19th October 2016

Nehemiah: Week 8 (Wednesday, October 19)

(from www.insightforliving.org.uk)



We’ve all experienced or witnessed demotions, cutbacks, downsizing, or layoffs —dreadful realities that prompt a run on self-help books. Occasionally, God promotes His people in a marked fashion, but we seldom hear messages or read books about what God says to those who have experienced a promotion. Using Nehemiah’s own experience as the basis of our study, we learn how to pass the test of integrity that comes with a promotion.



1. Promotion: An Axiom to Remember (Psalm 75:5–7)

In describing the much-coveted process of promotion, the psalmist forged a timeless truth: the promotion of every child of God comes by God’s sovereign grace, not because a person is in the right place at the right time, morally good, more gifted, well-educated, or highly trained. Good examples fill the pages of Scripture. God promoted Joseph from prisoner in Egypt to preeminent ruler over Pharaoh’s empire. God exalted Daniel, a Hebrew exile taken to Babylon, to serve as King Nebuchadnezzar’s righthand man. God even promoted Amos, a rugged country farmer with figstained hands, to go before the polished priest Amaziah and announce God’s judgment. These leaders kept their heads and maintained their integrity in

spite of their promotions. And they refused to demote God from His position as Lord of their lives. Nehemiah provides perhaps the best illustration of someone who responsibly handles a promotion. Even though he was born and reared in a time when the Jewish people were living in captivity under another nation, God exalted him to the prominent place of cupbearer to King Artaxerxes (Nehemiah 1:11). And when Nehemiah voluntarily took a demotion to rebuild Jerusalem’s wall, God had another promotion in store.

2. Promotion: An Example to Follow (Nehemiah 5:14 –19)

In the midst of gates being rebuilt, stones replaced, and enemies rebuffed, it became apparent to the people that Nehemiah was an outstanding leader. So they promoted him to the highest office in the land of Judah — governor. Nehemiah, a wise and godly leader, said yes when God cast His decisive vote in Nehemiah’s favor. As soon as he had accepted the appointment as governor, though, he faced four major areas of testing that come with every promotion: privileges, policies, projects, and people. And the key to surviving this onslaught is integrity.

Privileges. Every promotion comes equipped with its own special set of privileges, rights, benefits, and special favors. Few can resist using them without abusing them. Nehemiah did not abuse his privileges; he chose instead to exhibit integrity.

“For twelve years, neither I nor my kinsmen have eaten the governor’s food allowance” (Nehemiah 5:14). Although Nehemiah had the right to indulge and enjoy a sumptuous diet built into the governor’s budget, he restrained himself —over a long period of time. With the people still facing hardship, Nehemiah exercised self-control and refused to presume on his office and the people.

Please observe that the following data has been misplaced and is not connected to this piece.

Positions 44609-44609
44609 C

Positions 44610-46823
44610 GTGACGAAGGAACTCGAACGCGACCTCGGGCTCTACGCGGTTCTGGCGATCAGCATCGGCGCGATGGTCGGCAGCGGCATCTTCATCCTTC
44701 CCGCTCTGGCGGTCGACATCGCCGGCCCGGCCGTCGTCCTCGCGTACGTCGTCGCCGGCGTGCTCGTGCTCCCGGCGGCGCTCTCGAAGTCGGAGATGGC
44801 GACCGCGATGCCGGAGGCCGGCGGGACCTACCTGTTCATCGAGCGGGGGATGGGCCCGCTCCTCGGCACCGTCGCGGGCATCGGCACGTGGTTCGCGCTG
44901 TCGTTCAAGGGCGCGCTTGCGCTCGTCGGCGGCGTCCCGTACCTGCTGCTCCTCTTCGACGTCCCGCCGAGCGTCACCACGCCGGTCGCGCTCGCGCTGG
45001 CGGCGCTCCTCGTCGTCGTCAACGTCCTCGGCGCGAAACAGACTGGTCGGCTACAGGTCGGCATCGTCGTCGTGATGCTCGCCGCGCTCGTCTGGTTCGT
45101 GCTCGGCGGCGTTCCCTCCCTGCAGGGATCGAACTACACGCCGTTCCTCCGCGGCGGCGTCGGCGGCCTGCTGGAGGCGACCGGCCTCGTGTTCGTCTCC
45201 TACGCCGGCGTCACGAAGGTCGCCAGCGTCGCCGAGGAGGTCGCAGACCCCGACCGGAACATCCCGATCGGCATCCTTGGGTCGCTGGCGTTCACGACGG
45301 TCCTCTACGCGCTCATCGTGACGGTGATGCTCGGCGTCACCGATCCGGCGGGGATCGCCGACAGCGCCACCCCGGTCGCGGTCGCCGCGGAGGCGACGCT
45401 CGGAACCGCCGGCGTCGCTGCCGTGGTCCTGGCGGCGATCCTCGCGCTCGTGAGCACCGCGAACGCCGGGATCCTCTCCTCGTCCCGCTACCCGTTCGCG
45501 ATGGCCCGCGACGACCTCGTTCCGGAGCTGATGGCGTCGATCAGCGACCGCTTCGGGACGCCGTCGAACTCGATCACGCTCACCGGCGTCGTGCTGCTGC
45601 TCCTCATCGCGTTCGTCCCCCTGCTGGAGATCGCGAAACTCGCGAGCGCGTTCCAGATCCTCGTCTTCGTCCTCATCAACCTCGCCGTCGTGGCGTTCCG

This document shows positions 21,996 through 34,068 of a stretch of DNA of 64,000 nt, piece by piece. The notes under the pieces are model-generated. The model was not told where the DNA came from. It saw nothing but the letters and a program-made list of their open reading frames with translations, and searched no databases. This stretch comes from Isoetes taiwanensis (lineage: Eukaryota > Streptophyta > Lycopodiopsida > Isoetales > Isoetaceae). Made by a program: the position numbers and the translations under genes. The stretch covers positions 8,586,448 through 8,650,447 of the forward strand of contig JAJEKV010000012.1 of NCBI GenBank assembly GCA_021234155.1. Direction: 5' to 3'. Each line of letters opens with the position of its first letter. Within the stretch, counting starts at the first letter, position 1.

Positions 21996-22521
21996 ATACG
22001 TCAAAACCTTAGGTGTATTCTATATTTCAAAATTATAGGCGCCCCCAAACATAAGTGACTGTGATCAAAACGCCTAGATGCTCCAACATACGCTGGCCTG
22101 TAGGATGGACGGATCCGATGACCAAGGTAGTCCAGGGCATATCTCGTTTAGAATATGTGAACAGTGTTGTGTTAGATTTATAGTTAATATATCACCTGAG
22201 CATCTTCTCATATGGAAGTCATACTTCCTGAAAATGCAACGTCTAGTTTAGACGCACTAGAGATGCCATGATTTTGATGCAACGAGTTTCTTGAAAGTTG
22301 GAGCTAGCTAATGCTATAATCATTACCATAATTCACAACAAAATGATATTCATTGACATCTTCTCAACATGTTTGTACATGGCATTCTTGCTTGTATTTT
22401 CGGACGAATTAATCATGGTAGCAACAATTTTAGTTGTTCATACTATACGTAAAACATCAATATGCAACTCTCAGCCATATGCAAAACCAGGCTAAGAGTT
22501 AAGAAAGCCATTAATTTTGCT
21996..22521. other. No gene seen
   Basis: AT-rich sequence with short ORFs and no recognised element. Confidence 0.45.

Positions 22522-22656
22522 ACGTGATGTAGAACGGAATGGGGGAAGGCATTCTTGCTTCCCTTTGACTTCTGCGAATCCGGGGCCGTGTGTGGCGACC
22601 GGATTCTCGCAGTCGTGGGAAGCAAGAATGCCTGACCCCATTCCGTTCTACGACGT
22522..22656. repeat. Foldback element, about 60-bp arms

Policies. Nearly every promotion carries with it the pressure of former policies. No matter what the position, almost all promotions involve stepping into someone else’s shoes —and policies. And that means pressure to do what has always been done or pressure to try something new. In his new job, Nehemiah faced three corrupt policies passed on from his predecessors. They had enforced heavy taxes, extorted food and money, and allowed their servants to oppress the people. The political and social scavengers who fed off of this way of life surely put pressure on Nehemiah to look the other way. But we can see Nehemiah’s resolve in just one sentence: “I did not do so because of the fear of God” (5:15).

Projects. Not only did Nehemiah avoid taking advantage of the people, he also didn’t slack off on his Godgiven work (Nehemiah 5:16). He and his servants weren’t there to buy land for themselves or accumulate power or wealth; they were there with a goal in mind. Although his newfound political position afforded great opportunity for distraction, Nehemiah never lost sight of his primary task: building the walls of Jerusalem.

People. With more than one hundred fifty people to feed at his table every day, including officials from surrounding nations (5:17–18), Nehemiah could have focused exclusively on parties, politics, and protocol, forgetting about his God-given work. Or he could have obsessed over the project and forgotten about the needs of the people. Nehemiah resisted the temptation to mistreat or neglect his people or to regard his needs as more important than theirs.



Every promotion tests the integrity of leaders in the areas of privileges, policies, projects, and people. Nehemiah exhibited absolute integrity in his promotion. There was no credibility gap, no cause for suspicion or wondering. In what areas of your life and leadership do you need to evaluate your integrity?

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